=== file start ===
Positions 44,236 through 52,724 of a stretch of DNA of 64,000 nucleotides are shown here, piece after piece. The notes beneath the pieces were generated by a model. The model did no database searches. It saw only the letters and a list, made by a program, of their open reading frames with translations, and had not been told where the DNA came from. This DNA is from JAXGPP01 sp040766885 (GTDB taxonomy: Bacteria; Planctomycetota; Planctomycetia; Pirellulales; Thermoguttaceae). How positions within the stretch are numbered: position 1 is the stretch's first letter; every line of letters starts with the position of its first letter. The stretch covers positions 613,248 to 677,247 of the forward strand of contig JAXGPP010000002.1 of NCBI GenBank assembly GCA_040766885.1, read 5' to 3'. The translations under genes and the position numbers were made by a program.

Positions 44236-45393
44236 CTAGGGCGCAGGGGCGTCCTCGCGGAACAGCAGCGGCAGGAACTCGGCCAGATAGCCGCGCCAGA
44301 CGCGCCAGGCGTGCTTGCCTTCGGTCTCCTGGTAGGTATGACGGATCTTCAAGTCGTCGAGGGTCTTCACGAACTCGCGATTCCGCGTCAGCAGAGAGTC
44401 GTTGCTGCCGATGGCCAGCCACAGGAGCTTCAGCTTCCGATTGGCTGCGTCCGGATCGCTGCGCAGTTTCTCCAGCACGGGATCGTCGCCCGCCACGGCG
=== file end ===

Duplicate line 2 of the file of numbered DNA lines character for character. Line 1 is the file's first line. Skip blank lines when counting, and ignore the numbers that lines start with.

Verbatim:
Positions 44236-45393